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Gen. Paul Gorman, the outspoken architect of major U.S....

By
RICHARD C. GROSS

WASHINGTON -- Gen. Paul Gorman, the outspoken architect of major U.S. military exercises that kept American forces in Honduras for a year, plans to resign despite appeals from President Reagan, the Pentagon said Thursday.

The surprise statement by Pentagon spokesman Michael Burch came as Gorman announced plans for another major exercise this spring between Honduran and U.S. forces involving up to 5,000 American troops, and as Navy officials said the aircraft carrier USS Nimitz is headed toward the Caribbean coast of Central America.

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For the first time, U.S. maneuvers in Honduras will include armored vehicles and mechanized infantry, Burch said. The vehicles and troops manning them will come from the Army National Guard.

As head of the U.S. Southern Command in Panama since May 1983, Gorman, 57, was responsible for executing the Reagan administration's military policy directed at stopping the expansion of Marxist influence in Central America.

The four-star Army general plans to retire in several months and go into farming after nearly 35 years of service, despite attempts by Reagan and Defense Secretary Caspar Weinberger to persuade him to remain in the military -- either in his present post or in another position, Burch told reporters.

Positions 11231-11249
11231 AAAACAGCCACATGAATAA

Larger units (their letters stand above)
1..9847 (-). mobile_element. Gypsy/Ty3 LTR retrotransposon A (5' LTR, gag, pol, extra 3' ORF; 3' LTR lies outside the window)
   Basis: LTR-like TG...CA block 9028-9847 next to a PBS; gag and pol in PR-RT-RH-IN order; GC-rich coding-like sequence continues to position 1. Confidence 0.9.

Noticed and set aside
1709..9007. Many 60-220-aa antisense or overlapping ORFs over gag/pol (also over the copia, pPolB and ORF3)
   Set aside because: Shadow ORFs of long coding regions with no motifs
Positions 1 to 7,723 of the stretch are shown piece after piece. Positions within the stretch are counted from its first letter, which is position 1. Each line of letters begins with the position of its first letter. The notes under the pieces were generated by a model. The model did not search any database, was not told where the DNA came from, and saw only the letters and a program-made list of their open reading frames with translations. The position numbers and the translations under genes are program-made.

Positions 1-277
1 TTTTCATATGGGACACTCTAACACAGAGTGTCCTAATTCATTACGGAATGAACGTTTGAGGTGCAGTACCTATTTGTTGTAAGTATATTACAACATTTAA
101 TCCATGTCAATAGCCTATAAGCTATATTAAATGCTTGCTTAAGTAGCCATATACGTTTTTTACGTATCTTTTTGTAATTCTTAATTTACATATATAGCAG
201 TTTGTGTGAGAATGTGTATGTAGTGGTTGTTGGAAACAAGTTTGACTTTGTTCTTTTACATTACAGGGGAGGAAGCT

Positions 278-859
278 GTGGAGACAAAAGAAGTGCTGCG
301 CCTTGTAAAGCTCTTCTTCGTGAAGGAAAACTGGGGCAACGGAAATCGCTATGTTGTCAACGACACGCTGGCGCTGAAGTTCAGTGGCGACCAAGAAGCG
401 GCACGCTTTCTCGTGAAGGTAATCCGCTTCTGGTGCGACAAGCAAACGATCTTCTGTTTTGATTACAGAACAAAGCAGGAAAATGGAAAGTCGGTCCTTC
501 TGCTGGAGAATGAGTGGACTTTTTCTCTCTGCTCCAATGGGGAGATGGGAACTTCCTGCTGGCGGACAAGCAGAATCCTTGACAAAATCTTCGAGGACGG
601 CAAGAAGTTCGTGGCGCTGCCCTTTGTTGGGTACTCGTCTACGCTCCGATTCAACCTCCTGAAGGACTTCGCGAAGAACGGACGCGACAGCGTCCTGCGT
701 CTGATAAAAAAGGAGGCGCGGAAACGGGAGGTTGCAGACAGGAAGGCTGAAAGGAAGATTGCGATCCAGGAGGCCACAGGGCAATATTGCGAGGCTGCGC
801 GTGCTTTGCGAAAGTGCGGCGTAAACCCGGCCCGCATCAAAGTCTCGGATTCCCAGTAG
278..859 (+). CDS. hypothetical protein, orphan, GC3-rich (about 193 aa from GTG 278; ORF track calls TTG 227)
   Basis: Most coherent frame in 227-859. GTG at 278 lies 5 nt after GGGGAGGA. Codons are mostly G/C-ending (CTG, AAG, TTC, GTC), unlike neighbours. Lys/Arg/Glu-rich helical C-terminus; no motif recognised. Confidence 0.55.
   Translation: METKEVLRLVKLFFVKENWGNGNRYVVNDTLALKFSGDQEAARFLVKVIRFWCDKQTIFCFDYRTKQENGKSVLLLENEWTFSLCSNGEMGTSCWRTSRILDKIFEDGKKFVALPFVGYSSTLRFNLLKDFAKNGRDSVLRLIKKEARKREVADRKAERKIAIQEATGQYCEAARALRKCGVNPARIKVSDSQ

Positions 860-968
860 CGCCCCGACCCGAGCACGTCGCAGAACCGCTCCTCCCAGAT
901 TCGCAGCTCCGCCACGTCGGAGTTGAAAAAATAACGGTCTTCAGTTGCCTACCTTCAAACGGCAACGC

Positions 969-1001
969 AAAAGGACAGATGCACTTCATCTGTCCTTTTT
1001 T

'He has chosen, for personal reasons, to leave,' Burch said. 'He's leaving because he wants to leave. The secretary of defense feels his retirement is a great loss to the nation.'

Gorman's replacement in Panama is to be announced 'in the future,' he said.

Gorman created an international flap when he told a congressional committee last year that Mexico 'has pursued a policy of accommodation (with) international leftist influences' and 'is now becoming a center of subversion throughout Central America.' The administration apologized to Mexico.

The general, described as a staunch anti-Communist, has been quoted describing how he deterred Nicaragua from launching a suspected invasion of Honduras in 1983 by persuading the Pentagon to send thousands of troops to the to the country for joint exercises with the Honduran army.

'I'm convinced we averted war down there,' the Wall Street Journal quoted the white-haired general June 26. 'If we hadn't intervened, we would have seen Sandinista action.'

Those joint exercises, called 'Big Pine II,' were launched in the summer of 1983, ran for six months and involved U.S. land, sea and air forces. U.S. maneuvers have been held on a smaller scale on a nearly continuous basis since then.

A successor operation, 'Big Pine III,' will begin in early spring and 'last only a few days,' Burch said. But the deployment and site preparations will be carried out over several months, other Pentagon spokesmen said.

The maneuvers will include engineer activities, a counterinsurgency field training exercise and an anti-armor field exercise 'involving a small contingent of armored and mechanized vehicles from the Army National Guard,' a Pentagon background paper said.

'The purpose of this exercise is to enhance the readiness of U.S. and Honduran units,' it said.

At the same time, Navy officials said the Nimitz and, later, the battleship USS Iowa will spend several days off the Central American coast and off Nicaragua in 'show-the-flag' missions similar to others conducted in the past year.

'There's nothing more to it' than showing the flag, a senior Pentagon official said.

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